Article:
17. Ozzie's gay friend Posted: April 15, 2009 at 05:48 AM (#3138695)
Cool, I loved Burks as a kid and was thrilled that he was on that 2004 team.

Still, I always maintained that if he stayed healthy would have been a Hall of Famer (not exactly a unique position to be in), and later became convinced he was a steroid user.
   18. Shooty Survived the Shutdown of '14! Posted: April 15, 2009 at 11:46 AM (#3138790)
It's nice to see the witch hunting has moved to the HOM threads. Awesome.
   19. John (You Can Call Me Grandma) Murphy Posted: April 15, 2009 at 12:11 PM (#3138801)
It's nice to see the witch hunting has moved to the HOM threads. Awesome.


The funny thing so far is that the conversation is between non-voters.
   20. Shooty Survived the Shutdown of '14! Posted: April 15, 2009 at 12:14 PM (#3138803)
The funny thing so far is that the conversation is between non-voters.

I've noticed that. I usually just lurk the HOM because I enjoy the discussions you have here and I learn a lot about the guys under consideration. Not so much this time.
   21. Al Peterson Posted: April 15, 2009 at 01:26 PM (#3138863)
Trying to think of a comp to Burks - good deal of time in CF but not exclusive, well above average hitter. Reggie Smith was a cut above. Fred Lynn is maybe a sliver ahead. Kiki Cuyler? Kiki was better base stealer but career length, OPS+ are similar. Cuyler spent more time as a corner OF but that was due to Max Carey being on the same team. What was the word on Burks' defense?
   22. JPWF13 Posted: April 15, 2009 at 01:45 PM (#3138884)
The funny thing so far is that the conversation is between non-voters.


I actually joined and voted...once... in one of the side elections ranking HOMers...

I guess that doesn't count
   23. John (You Can Call Me Grandma) Murphy Posted: April 15, 2009 at 01:58 PM (#3138901)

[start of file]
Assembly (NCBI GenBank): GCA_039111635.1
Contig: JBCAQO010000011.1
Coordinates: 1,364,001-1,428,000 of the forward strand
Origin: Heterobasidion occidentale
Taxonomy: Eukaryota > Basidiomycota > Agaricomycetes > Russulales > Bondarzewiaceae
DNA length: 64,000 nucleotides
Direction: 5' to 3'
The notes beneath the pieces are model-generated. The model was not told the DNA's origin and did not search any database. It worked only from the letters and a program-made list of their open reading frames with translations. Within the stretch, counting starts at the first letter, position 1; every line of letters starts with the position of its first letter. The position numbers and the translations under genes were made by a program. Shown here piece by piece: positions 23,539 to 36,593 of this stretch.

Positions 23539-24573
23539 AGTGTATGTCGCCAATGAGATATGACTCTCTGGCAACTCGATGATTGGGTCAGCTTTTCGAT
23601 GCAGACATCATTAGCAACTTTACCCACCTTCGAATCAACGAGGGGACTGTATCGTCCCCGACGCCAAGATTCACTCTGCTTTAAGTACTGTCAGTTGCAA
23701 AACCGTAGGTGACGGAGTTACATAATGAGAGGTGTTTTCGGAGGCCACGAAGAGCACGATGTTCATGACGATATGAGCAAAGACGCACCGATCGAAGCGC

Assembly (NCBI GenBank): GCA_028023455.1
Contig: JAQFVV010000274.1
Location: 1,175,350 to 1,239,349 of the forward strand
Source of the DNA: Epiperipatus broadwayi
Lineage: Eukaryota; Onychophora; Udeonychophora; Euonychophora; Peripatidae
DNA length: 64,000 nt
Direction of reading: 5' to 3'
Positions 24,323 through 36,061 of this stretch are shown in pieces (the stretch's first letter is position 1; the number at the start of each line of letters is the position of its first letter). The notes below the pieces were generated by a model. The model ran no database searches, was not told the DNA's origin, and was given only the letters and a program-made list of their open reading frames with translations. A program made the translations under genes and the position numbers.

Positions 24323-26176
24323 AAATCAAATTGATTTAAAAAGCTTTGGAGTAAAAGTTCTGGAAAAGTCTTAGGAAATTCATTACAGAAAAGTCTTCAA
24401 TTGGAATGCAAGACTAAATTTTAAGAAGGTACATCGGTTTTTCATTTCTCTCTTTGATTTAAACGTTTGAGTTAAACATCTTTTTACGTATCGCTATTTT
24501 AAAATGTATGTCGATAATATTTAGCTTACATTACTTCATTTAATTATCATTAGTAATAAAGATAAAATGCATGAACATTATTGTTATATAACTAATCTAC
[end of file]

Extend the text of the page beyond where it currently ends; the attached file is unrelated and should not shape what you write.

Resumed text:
I meant regularly, JPWF13. zop used to be a voter at one time, too.
   24. GGC don't think it can get longer than a novella Posted: April 15, 2009 at 02:01 PM (#3138906)
I actually joined and voted...once... in one of the side elections ranking HOMers...


WHat were the results of that? Where did yest finish?
   25. 'zop sympathizes with the wrong ####### people Posted: April 16, 2009 at 05:30 PM (#3140934)
zop used to be a voter at one time, too.

To be fair, I've voted in every HoM election including the most recent. I don't vote in the ranking elections because I think they're a waste of time.
But on the other hand, I think the so-called witchhunting is an important job. I find career-shapes and aging curves fascinating, and I'd like to think that with increasing data as to who used and who didn't we might be able to look back on players and estimate the probability of steroid use.
I think many HoM voters will withhold a vote from a player for whom confirmed steroid use pushed them over the in-out line; what if we could look at the career shape and say that there was, eg, and 80% chance that a player was a user? Would people withhold votes then? The information should be made available. This is an important discussion to have in view of the upcoming elections with plenty of "questionable" players.

To the extent that we can begin to untangle the statistical evidence of steroid use, combined with circumstantial non-statistical evidence, I think "witchhunting" is an essential step to properly evaluating the 1990's generation of players.
   26. 'zop sympathizes with the wrong ####### people Posted: April 16, 2009 at 05:34 PM (#3140941)
EDIT: I've voted in every HoM election since I started voting in the "1960's"
   27. Joey Numbaz (Scruff) Posted: April 28, 2009 at 06:56 AM (#3155541)
I think many HoM voters will withhold a vote from a player for whom confirmed steroid use pushed them over the in-out line;


That will only be legal in the first year a player is on the ballot.

After that, it's what he did on the field. They aren't taking back any wins teams got from players who may have juiced. This isn't the NCAA. If MLB wasn't enforcing the Hall of Merit won't be either. Once MLB started enforcing, we have suspensions to dock a player's records.

As far as the Hall of Merit is concerned, steroids aren't any different than corked bats and spitballs.
   28. Joey Numbaz (Scruff) Posted: April 28, 2009 at 07:02 AM (#3155544)
To the extent that we can begin to untangle the statistical evidence of steroid use, combined with circumstantial non-statistical evidence, I think "witchhunting" is an essential step to properly evaluating the 1990's generation of players.


I don't really think this is true at all. We have their records to evaluate them on. All witchhunting is an essential step for, is for people that care about it to find out who used.